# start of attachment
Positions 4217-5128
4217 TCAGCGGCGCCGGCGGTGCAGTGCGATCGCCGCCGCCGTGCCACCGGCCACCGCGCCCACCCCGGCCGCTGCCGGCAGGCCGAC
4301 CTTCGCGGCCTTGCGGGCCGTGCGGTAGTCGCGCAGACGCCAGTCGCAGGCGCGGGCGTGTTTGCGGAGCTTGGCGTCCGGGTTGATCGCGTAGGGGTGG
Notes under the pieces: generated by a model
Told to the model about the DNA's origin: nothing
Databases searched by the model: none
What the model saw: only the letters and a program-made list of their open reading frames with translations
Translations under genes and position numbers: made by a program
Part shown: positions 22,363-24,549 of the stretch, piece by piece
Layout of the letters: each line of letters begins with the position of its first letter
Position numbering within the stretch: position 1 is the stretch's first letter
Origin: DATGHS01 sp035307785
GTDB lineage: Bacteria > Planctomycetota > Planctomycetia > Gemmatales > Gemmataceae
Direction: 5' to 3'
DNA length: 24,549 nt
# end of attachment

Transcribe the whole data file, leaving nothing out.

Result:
Positions 4217-5128
4217 TCAGCGGCGCCGGCGGTGCAGTGCGATCGCCGCCGCCGTGCCACCGGCCACCGCGCCCACCCCGGCCGCTGCCGGCAGGCCGAC
4301 CTTCGCGGCCTTGCGGGCCGTGCGGTAGTCGCGCAGACGCCAGTCGCAGGCGCGGGCGTGTTTGCGGAGCTTGGCGTCCGGGTTGATCGCGTAGGGGTGG
Notes under the pieces: generated by a model
Told to the model about the DNA's origin: nothing
Databases searched by the model: none
What the model saw: only the letters and a program-made list of their open reading frames with translations
Translations under genes and position numbers: made by a program
Part shown: positions 22,363-24,549 of the stretch, piece by piece
Layout of the letters: each line of letters begins with the position of its first letter
Position numbering within the stretch: position 1 is the stretch's first letter
Origin: DATGHS01 sp035307785
GTDB lineage: Bacteria > Planctomycetota > Planctomycetia > Gemmatales > Gemmataceae
Direction: 5' to 3'
DNA length: 24,549 nt